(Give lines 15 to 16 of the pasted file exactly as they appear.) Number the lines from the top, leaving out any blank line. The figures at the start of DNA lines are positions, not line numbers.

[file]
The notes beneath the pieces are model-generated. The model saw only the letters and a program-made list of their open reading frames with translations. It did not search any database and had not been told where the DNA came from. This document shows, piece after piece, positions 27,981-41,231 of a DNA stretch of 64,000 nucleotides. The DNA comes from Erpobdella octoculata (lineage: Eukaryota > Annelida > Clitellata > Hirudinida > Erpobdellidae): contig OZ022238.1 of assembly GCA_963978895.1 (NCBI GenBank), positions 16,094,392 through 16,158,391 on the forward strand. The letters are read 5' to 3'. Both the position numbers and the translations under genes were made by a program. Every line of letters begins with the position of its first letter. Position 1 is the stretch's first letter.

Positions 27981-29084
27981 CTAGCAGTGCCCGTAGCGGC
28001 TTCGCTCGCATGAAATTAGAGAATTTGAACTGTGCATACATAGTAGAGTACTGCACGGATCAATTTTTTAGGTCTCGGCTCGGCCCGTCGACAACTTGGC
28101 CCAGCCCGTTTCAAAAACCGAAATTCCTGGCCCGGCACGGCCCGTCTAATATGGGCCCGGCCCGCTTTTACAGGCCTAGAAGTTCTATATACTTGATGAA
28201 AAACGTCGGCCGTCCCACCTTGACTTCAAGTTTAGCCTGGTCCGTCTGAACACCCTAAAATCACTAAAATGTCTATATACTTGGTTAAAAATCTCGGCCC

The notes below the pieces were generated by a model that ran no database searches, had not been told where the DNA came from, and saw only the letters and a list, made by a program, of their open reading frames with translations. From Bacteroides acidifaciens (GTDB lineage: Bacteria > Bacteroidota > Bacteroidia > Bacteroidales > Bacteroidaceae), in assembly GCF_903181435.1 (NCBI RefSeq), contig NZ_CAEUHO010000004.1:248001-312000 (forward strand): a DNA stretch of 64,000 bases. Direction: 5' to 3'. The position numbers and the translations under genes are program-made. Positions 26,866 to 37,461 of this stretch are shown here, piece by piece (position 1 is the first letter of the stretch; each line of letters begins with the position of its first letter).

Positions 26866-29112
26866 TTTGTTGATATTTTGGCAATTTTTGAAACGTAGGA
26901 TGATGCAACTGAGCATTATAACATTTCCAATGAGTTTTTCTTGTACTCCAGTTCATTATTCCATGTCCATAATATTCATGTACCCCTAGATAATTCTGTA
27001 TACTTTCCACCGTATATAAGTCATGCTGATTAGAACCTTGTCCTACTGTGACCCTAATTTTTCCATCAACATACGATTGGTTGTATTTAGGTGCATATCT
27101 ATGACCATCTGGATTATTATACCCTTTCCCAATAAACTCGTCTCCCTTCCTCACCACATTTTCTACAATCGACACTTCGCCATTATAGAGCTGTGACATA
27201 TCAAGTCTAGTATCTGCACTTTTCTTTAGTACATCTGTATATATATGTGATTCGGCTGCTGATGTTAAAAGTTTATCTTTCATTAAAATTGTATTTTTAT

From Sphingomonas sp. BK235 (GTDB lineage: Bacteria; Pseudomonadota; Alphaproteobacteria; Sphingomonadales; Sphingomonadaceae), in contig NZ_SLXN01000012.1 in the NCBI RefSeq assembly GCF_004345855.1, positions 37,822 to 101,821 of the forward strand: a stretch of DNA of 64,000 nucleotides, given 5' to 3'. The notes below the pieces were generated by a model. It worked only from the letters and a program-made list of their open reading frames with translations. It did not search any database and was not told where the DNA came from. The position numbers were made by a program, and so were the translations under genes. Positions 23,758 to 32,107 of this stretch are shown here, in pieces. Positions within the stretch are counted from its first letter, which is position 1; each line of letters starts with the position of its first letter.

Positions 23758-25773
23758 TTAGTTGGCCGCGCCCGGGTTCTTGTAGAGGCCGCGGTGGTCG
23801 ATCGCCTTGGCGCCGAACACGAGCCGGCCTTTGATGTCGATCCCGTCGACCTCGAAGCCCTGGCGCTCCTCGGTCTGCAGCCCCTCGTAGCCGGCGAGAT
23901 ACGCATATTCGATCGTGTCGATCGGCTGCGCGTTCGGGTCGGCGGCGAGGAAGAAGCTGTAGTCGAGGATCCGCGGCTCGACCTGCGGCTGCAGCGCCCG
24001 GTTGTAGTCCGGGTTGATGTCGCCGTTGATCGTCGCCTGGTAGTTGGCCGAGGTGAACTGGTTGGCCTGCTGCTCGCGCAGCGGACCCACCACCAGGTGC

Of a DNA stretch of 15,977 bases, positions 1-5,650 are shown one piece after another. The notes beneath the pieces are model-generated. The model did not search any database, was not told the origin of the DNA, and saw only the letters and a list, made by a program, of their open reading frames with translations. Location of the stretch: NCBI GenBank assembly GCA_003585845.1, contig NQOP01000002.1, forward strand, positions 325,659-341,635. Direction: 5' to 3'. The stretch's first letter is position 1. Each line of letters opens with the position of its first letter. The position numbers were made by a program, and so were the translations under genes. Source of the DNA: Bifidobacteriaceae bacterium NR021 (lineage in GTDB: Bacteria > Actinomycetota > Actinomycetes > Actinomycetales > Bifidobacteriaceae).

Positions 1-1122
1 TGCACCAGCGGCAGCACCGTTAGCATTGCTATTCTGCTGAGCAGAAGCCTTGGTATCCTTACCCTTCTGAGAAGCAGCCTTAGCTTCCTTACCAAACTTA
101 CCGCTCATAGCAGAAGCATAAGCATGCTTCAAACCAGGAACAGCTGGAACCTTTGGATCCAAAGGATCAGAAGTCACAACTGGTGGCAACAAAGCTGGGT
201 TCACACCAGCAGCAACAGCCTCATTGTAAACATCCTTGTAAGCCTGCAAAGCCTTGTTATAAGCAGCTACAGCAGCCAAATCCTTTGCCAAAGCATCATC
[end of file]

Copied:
Positions 23758-25773
23758 TTAGTTGGCCGCGCCCGGGTTCTTGTAGAGGCCGCGGTGGTCG